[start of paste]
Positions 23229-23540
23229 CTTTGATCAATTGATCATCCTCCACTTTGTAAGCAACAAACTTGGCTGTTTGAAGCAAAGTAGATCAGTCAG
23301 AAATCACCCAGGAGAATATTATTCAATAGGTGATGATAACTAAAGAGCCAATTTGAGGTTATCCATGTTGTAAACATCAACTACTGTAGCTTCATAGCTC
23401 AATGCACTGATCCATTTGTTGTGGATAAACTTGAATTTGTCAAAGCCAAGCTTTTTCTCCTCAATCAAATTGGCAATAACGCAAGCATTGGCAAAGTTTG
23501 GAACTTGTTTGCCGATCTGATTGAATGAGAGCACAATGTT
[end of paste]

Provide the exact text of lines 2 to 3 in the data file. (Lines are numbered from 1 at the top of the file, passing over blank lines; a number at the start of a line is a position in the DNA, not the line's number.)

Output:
23229 CTTTGATCAATTGATCATCCTCCACTTTGTAAGCAACAAACTTGGCTGTTTGAAGCAAAGTAGATCAGTCAG
23301 AAATCACCCAGGAGAATATTATTCAATAGGTGATGATAACTAAAGAGCCAATTTGAGGTTATCCATGTTGTAAACATCAACTACTGTAGCTTCATAGCTC